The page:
My Lords, I am grateful to the noble Lord for repeating that important Statement which I am sure noble Lords will wish to debate, together with the accompanying White Paper, at an early date. But I cannot hide my dismay at these proposals. We on these Benches recognise the need for a national programme of port development and for greater concentration, but these objectives can perfectly well be achieved without further wholesale nationalisation. In any event, all of our larger ports, save one, are already in public ownership, and to re-shuffle the whole port pack now, with all the upheaval that it must cause, can only do damage to our export trade and to our economy as a whole. Moreover, the uncertainty involved for the smaller ports—which have shown commendable enterprise in recent years—by this Sword of Marsh which will now be suspended over them can also only do damage to the public interest.

May I put three questions to the noble Lord? First, in view of the obvious weakness of the existing nationalised industries, do the Government really believe that this further large slice of nationalisation will help to get our economy out of the red? Secondly, can be tell us what the compensation terms are designed to cover? I realise that this may be in the White Paper, but at first blush the sum of £25 million for these vast enterprises appears somewhat derisory. Thirdly, can the noble Lord inform us when and how this ageing Administration propose to carry out these proposals? What, in fact, is their programme?


My Lords. I should like to join in thanking the noble Lord, Lord Shepherd, for repeating the Statement. In the course of the Statement he referred to the "urgency of the long-recognised need". I am sure many people would agree with those words so far as the improvement of port facilities is concerned. But would the noble Lord agree that two of the priorities are capital expenditure on redevelopment of the ports, and improvement in industrial relations between employers and em-employees? And what certainty is there that nationalisation will lead to a solution of either of these problems? Of course we must study the White Paper before commenting in detail, but is there not a very real danger that the creation of this new nationalised Authority will lead to an unnecessarily large bureaucracy, without achieving the ends desired?


My Lords, I think I rightly anticipated the noble Earl, Lord Jellicoe, and the noble Lord, Lord Wade. As long as I have been in your Lordships' House, there has been a series of debates on the question of policy. But this scheme is not being put forward in any doctrinaire way. I do not think there is any doubt that our docks do not compare well with the major docks in Europe and in many other parts of the world, although we, as a country that lives by imports and exports, perhaps need efficient ports more than other countries. Clearly, we have not had them in the past and the Government do not believe that under the present system, which I understand the noble Earl still supports, we shall get the type of ports that are needed. But we shall no doubt debate this whole subject at some date, which can be arranged through the usual channels.

The National Ports Council have done a good deal of work, but we are not able at this present moment to see through them the proper concentration of resources in the ports that is undoubtedly necessary. This is the real reason why we feel that we should take this major step to-day. In regard to compensation, the £25 million refers to the harbours and not to the businesses and facilities that will be taken over in due course after vesting day. The £25 million refers merely to the privately owned ports, and I am thinking here of Manchester.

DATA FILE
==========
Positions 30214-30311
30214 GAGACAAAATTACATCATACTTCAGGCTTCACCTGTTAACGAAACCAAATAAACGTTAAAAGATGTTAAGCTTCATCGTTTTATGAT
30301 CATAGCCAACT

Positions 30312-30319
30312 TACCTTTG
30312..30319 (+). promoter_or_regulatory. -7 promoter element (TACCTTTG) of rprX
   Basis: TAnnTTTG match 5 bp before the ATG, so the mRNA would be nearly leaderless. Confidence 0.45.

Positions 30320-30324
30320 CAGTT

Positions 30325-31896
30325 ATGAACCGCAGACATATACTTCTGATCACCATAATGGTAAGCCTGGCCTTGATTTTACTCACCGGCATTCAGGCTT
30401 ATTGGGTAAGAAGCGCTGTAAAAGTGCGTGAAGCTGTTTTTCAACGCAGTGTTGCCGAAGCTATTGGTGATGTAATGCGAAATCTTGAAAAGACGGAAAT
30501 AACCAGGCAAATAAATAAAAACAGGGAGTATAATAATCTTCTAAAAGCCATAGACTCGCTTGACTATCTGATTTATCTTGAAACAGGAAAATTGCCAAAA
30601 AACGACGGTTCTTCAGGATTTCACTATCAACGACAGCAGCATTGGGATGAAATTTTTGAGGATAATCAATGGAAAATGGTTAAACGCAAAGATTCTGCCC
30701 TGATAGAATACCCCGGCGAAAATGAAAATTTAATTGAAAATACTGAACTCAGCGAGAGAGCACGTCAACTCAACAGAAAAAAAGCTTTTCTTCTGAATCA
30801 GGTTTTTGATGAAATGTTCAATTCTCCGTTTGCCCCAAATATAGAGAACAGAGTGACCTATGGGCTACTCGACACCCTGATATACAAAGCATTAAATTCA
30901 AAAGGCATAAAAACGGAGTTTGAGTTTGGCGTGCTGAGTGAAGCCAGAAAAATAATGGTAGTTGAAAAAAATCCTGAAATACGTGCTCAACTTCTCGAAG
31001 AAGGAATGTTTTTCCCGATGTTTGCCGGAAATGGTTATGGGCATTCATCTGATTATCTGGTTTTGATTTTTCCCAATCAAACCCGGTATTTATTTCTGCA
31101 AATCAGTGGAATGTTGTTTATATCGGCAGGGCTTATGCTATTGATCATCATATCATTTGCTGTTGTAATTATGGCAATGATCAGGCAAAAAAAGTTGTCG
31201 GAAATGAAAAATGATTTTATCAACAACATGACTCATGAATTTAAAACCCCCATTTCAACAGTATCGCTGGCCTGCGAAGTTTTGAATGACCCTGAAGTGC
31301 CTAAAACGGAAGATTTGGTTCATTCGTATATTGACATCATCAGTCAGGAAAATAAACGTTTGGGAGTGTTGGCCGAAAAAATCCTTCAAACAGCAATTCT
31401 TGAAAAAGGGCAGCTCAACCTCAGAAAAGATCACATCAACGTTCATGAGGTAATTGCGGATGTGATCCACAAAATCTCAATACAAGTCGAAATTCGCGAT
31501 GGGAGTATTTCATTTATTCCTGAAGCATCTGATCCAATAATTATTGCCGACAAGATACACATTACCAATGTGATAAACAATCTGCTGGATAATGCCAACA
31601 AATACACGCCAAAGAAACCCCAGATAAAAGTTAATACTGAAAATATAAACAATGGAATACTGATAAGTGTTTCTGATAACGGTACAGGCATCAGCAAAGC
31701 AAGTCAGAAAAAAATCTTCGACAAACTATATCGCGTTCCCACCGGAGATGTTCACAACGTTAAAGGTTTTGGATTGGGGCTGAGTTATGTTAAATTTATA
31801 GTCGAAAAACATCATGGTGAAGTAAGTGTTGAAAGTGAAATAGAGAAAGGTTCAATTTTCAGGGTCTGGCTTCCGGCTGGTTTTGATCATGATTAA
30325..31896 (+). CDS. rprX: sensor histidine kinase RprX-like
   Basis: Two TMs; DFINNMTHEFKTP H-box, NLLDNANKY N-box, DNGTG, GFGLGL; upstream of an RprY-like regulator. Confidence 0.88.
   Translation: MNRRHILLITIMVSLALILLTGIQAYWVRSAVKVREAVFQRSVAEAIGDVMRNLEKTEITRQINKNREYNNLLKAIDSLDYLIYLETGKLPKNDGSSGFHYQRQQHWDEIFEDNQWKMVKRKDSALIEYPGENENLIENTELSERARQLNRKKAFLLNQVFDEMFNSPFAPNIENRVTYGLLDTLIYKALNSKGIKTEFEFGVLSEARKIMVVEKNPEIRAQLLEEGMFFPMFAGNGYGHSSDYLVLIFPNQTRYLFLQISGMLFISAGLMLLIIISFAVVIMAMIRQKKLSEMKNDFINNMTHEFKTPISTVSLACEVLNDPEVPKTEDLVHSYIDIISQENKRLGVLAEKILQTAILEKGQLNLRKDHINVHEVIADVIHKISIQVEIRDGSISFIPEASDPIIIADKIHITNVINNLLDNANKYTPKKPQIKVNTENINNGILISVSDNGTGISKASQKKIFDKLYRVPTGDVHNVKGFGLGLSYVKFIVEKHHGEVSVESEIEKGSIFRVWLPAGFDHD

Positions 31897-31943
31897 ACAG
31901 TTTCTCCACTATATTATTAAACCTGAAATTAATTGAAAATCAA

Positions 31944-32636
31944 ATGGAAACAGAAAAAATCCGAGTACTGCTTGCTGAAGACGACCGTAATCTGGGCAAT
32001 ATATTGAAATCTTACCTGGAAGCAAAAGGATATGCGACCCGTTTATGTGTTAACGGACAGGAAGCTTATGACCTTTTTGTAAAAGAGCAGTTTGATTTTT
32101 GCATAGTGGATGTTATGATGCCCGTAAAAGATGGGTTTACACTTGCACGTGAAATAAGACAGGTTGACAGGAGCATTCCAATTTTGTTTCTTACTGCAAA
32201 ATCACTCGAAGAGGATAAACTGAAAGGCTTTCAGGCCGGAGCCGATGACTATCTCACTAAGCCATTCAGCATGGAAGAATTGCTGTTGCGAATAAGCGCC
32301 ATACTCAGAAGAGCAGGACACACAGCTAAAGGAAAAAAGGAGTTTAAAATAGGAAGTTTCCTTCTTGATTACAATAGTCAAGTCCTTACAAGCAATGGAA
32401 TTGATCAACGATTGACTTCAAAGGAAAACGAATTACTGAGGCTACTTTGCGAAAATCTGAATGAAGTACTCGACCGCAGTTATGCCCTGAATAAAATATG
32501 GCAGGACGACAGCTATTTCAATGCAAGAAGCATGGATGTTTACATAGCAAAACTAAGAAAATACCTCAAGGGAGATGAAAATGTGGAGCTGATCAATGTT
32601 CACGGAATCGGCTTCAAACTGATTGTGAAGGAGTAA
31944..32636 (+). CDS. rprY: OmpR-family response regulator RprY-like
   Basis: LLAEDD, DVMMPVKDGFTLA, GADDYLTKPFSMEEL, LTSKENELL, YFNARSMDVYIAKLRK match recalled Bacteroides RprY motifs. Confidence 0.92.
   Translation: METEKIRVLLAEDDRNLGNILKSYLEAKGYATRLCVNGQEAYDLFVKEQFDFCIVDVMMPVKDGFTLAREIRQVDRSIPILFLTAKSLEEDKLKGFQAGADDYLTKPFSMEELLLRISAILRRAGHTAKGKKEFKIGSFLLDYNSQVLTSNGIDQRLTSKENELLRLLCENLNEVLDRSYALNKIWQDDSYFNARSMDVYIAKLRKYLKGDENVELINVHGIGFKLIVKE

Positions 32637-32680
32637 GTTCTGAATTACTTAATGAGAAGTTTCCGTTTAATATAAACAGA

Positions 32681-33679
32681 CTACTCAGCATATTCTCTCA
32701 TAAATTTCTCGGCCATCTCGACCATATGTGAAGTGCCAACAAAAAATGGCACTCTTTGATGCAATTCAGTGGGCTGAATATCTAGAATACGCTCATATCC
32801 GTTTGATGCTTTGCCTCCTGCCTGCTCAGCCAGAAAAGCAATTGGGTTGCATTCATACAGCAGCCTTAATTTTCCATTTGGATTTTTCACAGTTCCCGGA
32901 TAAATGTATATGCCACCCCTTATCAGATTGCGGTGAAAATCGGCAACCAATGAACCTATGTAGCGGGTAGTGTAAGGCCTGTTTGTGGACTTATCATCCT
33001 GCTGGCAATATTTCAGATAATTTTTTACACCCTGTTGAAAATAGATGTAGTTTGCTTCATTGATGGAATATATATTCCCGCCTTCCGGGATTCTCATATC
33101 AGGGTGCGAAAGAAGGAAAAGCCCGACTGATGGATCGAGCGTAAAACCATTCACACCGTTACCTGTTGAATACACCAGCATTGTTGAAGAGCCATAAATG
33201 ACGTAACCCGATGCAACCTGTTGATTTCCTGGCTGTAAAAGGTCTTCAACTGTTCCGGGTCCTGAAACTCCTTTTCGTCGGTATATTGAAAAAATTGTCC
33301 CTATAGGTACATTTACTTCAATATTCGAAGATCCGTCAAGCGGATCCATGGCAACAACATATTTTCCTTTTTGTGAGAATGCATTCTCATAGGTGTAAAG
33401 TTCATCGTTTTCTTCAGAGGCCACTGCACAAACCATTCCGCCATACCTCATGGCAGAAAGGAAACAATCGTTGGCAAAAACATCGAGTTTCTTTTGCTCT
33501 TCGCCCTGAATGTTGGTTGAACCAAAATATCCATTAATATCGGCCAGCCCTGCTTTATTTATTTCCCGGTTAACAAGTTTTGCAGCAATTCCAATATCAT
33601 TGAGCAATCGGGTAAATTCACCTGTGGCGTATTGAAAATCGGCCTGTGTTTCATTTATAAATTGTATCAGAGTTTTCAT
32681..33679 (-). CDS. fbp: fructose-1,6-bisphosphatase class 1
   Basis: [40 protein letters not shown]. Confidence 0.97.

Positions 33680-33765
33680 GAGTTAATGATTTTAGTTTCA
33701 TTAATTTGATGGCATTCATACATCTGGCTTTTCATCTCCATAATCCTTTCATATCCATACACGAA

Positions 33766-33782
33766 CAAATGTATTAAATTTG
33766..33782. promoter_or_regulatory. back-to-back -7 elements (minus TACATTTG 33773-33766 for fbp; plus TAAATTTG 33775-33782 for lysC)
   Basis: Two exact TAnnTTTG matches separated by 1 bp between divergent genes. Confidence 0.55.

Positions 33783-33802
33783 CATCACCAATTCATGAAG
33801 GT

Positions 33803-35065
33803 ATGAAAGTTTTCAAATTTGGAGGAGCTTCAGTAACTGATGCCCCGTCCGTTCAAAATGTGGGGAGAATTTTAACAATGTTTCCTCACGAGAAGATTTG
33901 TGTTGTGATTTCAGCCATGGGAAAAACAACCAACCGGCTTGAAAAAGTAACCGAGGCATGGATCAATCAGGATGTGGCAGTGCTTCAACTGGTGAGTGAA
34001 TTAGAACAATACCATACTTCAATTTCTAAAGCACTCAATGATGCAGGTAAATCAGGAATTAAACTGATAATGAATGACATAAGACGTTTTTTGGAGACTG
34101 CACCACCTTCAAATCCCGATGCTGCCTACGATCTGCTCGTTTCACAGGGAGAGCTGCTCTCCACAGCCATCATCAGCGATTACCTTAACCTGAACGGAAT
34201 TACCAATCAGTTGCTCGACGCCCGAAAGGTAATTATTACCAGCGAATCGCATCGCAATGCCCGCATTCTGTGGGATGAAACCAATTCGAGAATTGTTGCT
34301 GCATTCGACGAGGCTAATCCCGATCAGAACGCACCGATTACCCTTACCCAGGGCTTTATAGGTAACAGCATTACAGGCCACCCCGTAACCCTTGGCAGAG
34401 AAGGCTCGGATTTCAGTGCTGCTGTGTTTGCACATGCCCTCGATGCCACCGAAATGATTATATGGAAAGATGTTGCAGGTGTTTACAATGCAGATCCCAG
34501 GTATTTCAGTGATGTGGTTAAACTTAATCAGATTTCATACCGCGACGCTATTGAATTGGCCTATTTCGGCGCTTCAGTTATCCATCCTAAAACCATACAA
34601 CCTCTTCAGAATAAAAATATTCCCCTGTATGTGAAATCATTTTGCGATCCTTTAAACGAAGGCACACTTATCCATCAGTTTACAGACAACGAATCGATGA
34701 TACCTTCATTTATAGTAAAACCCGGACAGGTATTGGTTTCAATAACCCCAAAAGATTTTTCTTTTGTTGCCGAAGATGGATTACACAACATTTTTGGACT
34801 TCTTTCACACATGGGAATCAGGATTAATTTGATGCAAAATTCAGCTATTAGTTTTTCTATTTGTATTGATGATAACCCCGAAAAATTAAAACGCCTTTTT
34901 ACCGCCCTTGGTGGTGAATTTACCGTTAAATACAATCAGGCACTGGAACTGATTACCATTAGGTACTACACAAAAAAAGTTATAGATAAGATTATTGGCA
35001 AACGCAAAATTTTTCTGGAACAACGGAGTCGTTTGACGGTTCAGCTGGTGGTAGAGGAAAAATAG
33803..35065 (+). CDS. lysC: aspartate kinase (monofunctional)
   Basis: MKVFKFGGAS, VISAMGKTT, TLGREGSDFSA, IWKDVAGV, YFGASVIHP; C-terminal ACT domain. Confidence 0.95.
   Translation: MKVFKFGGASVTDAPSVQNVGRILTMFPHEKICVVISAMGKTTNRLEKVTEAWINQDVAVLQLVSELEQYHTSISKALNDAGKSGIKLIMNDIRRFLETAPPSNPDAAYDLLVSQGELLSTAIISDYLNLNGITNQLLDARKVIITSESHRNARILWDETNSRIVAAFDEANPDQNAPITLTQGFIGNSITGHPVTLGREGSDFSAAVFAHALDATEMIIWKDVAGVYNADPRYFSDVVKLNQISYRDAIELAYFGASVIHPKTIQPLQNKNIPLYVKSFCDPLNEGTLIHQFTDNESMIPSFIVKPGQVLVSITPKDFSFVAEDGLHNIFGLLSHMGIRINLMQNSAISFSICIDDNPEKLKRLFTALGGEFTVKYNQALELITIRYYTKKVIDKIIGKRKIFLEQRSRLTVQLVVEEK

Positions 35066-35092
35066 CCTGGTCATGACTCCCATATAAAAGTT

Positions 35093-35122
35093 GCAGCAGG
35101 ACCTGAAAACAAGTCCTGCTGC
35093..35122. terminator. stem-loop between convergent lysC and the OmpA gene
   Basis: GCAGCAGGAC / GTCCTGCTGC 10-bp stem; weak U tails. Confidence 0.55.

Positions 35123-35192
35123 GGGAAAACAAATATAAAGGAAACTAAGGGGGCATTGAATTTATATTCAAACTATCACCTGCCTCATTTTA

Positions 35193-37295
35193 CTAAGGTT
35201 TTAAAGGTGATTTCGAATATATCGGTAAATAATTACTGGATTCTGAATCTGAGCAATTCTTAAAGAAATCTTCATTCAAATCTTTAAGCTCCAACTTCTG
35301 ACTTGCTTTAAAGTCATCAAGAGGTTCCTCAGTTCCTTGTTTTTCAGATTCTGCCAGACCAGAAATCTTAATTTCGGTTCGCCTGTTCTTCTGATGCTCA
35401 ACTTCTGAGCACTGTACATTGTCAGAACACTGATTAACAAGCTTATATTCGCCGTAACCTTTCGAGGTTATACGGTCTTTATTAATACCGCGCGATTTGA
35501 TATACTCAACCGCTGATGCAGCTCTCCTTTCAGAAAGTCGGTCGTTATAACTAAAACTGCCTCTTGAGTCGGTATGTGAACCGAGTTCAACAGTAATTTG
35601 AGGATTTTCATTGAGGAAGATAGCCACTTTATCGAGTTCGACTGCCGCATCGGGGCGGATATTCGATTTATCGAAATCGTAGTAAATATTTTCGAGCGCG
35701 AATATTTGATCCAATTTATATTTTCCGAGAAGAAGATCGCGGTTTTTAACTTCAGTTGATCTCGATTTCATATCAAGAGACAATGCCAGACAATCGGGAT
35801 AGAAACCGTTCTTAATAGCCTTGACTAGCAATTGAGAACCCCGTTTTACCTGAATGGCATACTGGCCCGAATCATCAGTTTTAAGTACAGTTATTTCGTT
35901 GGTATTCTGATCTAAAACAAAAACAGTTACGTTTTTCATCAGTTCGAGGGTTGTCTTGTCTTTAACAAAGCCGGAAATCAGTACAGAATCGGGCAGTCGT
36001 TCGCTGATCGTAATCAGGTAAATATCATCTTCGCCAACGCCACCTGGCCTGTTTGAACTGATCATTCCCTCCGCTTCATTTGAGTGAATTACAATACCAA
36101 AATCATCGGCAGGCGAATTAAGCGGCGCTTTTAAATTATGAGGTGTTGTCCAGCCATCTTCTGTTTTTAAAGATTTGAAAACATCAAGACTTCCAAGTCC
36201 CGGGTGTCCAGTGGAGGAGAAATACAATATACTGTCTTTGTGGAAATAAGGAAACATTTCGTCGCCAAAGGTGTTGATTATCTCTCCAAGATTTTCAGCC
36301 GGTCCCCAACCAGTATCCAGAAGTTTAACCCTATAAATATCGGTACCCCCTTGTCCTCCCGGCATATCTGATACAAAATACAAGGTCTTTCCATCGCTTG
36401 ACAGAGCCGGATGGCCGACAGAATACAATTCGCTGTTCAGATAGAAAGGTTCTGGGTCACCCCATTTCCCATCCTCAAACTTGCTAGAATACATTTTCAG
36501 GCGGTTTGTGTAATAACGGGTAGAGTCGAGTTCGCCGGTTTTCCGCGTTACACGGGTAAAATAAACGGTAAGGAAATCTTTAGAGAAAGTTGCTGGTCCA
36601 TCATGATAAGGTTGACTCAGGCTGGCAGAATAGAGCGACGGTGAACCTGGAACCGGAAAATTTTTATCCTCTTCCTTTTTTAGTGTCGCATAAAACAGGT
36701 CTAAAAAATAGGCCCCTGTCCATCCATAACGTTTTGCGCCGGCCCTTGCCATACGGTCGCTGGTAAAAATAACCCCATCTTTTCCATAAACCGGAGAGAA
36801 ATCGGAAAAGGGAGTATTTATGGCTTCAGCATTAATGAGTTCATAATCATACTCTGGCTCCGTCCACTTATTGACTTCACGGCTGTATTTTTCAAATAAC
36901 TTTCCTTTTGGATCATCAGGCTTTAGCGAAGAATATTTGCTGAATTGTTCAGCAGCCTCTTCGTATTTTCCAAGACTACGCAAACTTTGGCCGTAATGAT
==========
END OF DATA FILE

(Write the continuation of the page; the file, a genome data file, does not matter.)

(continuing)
As regards legislation, one does not of course wish to prejudice the position, but it is our intention to introduce legislation in the next Session; and perhaps I may say to the noble Earl that this is being issued as a White Paper, and that between now and the presentation of a Bill there will he opportunities to discuss these matters not only in Parliament but also with the interested parties—although, of course, many detailed consultations have already taken place. In reply to the noble Lord, Lord Wade, I would say that I do not anticipate any increase in bureaucracy because of this piece of legislation.


My Lords, I, too, should like to thank the Minister for repeating this very important Statement. Obviously, we shall have to debate all this when the White Paper has been seen. I should like to ask one question. Nearly all the port authorities concerned are already public authorities subject to national planning, and it is not clear, in that context, just what nationalisation will mean. But I should like to ask whether the Government appreciate the disastrous effect of the long period of uncertainty that has already existed for some years among the privately owned stevedoring and wharf-operating businesses with very widespread ramifications, who do not know where they are or what part of their businesses will be taken over, and so on. The present uncertainty inhibits modernisation of their cargo-handling and other operations. Can the noble Lord give us any indication on this, and will he draw to the attention of his right honourable friend the importance of taking specific decisions on these particular questions as a matter of urgency?


My Lords, I can give the noble Lord that assurance. Clearly we should not wish to see any slowing down of modernisation in the ports; and, in the case of private companies, when the compensation they are to receive is considered all new developments will be taken into account. I will certainly see that the point which the noble Lord has made is drawn specially to the attention of my right honourable friend.